Archive | 5:13 pm

Queen of the Fairies

20 Apr

Queen of the Fairies

Like many ancient myths, there is no clearcut or authoritative version of just who the Queen of the Fairies is and what her nature is like. The name of the Queen of the Fairies changes according to different adaptations. She has no name in the oldest times, but has been associated with Morgan Le Fey in Arthurian legends and Shakespeare called her Titania. Oberon (also spelled Auberon) is often considered her consort and the king of the fairies in medieval and Renaissance literature.

William Blake’s Oberon, Titania and Puck With Fairies Dancing

Titania. Come, now a roundel and a fairy song;
Then, for the third of a minute, hence;
Some to kill cankers in the musk-rose buds,
Some war with rere-mice for their leathern wings,
To make my small elves coats, and some keep back
The clamorous owl, that nightly hoots, and wonders 
At our quaint spirits. Sing me now asleep;
Then to your offices, and let me rest.

(A Midsummer-Night’s Dream, Act II. Scene II. Another Part of the Wood)

The Queen of the Fairies is a beautiful, cunning and commanding Fey creature of great magical power, able to assume any shape she pleases. She is sometimes said to ensnare mortal for her purposes, as in the Queen of Elfen legend of the Scottish Lowlands. Humans ensorcelled by her sometimes become a “tithe to hell”, which reflects the conflict between Christianity and Paganism in those days.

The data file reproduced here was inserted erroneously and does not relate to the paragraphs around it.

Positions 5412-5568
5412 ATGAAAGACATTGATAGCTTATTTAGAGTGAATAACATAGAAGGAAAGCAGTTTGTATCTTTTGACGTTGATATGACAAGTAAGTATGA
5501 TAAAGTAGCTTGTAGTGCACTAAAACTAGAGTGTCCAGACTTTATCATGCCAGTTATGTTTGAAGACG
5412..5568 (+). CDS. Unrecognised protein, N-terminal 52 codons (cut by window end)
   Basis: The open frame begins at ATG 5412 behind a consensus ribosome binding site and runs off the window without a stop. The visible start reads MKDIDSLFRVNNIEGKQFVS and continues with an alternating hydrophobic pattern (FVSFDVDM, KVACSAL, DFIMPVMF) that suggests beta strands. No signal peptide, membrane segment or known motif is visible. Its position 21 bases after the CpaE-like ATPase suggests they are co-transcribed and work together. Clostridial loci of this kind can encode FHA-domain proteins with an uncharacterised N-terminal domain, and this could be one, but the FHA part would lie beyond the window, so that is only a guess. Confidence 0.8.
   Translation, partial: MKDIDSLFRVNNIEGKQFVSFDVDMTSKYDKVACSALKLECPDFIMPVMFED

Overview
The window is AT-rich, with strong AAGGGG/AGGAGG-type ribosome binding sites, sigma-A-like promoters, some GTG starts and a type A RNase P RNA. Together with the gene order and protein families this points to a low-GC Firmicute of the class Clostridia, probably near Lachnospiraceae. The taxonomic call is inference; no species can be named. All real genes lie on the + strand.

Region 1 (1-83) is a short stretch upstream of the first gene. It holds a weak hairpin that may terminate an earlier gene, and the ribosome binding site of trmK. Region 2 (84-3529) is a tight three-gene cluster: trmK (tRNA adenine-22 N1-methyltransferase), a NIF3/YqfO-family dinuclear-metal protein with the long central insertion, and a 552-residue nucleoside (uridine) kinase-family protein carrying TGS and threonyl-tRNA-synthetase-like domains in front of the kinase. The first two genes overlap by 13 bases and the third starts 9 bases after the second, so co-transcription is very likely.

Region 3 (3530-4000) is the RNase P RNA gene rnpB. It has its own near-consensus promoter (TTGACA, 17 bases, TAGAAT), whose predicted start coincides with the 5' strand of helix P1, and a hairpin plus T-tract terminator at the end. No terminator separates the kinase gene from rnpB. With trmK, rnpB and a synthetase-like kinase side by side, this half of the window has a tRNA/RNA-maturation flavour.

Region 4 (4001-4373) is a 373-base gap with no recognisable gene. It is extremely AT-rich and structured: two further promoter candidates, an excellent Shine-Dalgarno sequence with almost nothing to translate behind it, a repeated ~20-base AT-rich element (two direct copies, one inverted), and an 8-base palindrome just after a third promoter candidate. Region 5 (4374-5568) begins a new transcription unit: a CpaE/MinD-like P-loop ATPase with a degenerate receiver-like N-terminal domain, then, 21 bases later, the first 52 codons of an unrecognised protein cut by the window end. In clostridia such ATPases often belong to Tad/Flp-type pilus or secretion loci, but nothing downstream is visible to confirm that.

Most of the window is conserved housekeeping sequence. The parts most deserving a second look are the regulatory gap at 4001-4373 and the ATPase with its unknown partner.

In a sylvan setting in an RPG campaign, she could be a figure that lies behind happenings or has agents among the woodland creatures and her various subjects. She appears to mortals only when she desires to be seen. It would be very difficult to trap or threaten the Queen of the Fairies, as her own realm is one of particularly fey magic and possibly a dimension all to itself, where she is in absolute authority. She seems to be favorable to whom she will and as equally capricious.

Certainly the Queen of the Fairies is a fascinating and mysterious figure for any campaign, the mythology of whom has only been scratched here.

I know a bank where the wild thyme blows,
Where oxlips and the nodding violet grows,
Quite over-canopied with luscious woodbine,
With sweet musk-roses and with eglantine:
There sleeps Titania sometime of the night,
Lull’d in these flowers with dances and delight;
And there the snake throws her enamell’d skin,
Weed wide enough to wrap a fairy in


Whazzit? Quasit!

20 Apr

Whazzit? Quasit!

This has got to be one of the weirdest creatures in D&D.

I had a character encounter one once and I was not pleased! They are a pain in the rump and perhaps just as treacherous to an adversary as to their supposed master. If you see one I suggest you run, hide or blast it quickly from existence!

Info on the the freaking Quasit:

A quasit’s natural shape is that of a tiny horned, winged, and tailed humanoid, although they are capable of shape-shifting at will. They are normally found serving as counselors, spies, or spellcasters for more powerful demons or chaotic evil spellcasters.

Quasit are poor fighters, but they have many clever tricks up their sleeves, such as poisonous claws and the ability to shapeshift, turn invisible, and cause fear. They generally employ these tricks to the full as they prefer to use guerilla tactics when possible.

SEAN ÄABERG has a trippy Quasit pic he did shared on his blog in this post:

Whazzit? I dunno, but they call it a Quasit.